Let’s face facts; there are few things more damaging or impactful than medical negligence, both from a patient and a financial perspective.
Of course, the potential damage done to patients as a result of medical negligence remains the single biggest concern for healthcare providers, but the mounting cost of claims and legal fees in the UK is also having a huge impact on the NHS.
But what’s the extent of rising claims values in the UK, and why is this such a huge issue for healthcare providers?
The Facts and Figures
At present, it’s estimated that the NHS in England faces paying out a staggering £4.3 billion in legal fees in the near-term, in order to settle outstanding claims of medical and clinical negligence.
This was revealed by the BBC following a Freedom of Information request, which also found that the NHS in England currently receives in excess of 10,000 new claims for compensation each year.
The proposed outlay includes ongoing, unsettled claims and potential estimates pertaining to future disputes, but while there’s room for the figures to change there’s little doubt that such costs are continuing to mount at an unsustainable rate.
Last year alone, the potential cost of compensation claims peaked at £83 billion, with this representing a huge swathe of NHS’s total budget (£129 billion).
The majority of these claims are thought to originate from an underlying failure to manage and optimise patient safety, while the government’s Health Secretary Matt Hancock and his colleagues are coming under intense pressure to address the issue head-on.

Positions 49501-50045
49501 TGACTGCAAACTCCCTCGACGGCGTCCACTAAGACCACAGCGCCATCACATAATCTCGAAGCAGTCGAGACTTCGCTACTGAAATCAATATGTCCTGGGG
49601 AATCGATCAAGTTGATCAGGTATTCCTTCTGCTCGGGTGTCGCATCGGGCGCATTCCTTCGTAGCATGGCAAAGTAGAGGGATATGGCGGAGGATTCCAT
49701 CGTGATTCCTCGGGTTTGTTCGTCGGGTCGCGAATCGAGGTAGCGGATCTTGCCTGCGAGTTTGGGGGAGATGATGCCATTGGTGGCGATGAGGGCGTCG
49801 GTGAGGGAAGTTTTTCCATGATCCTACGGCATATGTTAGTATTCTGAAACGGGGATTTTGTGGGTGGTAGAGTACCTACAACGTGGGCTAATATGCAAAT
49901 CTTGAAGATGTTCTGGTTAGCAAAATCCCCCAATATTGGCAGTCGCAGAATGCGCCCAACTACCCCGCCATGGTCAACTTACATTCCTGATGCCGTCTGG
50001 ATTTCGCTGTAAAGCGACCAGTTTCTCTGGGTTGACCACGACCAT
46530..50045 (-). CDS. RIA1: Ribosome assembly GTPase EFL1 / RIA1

Exploring Key Triggers and Resolutions for the Future
One of the key issues remains the continued underfunding of the NHS, which the current Conservative government has pledged to reverse following nearly a decade of austerity measures.
This has been impactful for two reasons; both in terms of funding compensation pay-outs and the failure to create well-staffed and efficient departments within the NHS.
In terms of the former, hospital trusts in England currently contribute to a central fund called the Clinical Negligence Scheme for Trusts. Administered by the NHS Resolution, it’s estimated that the scheme received £1.9 billion per annum from trusts, accounting for a disproportionate amount of NHS funding.
As for the latter, rising clinical vacancies and a fundamental lack of equipment in hospitals is continuing to impact on patient flow and leading to rising instances of misdiagnosis and medical malpractice.
Another issue revolves around the lack of clarity and information often provided by medical authorities to the victims of malpractice, which has in turn created growing demand for medical negligence experts who can provide actionable advice and direct legal assistance.
Ultimately, a sustained hike in NHS funding will make a difference to the overall patient experience, while the incumbent government is also proposing sweeping reforms to the claims process and potentially impose compensation caps for lower-value cases.
Ensuring that any increased investment is spent wisely should also remain a key priority for the government in the NHS, as a focus must be placed on improving efficiencies and negating the number of medical negligence claims processes in the first place.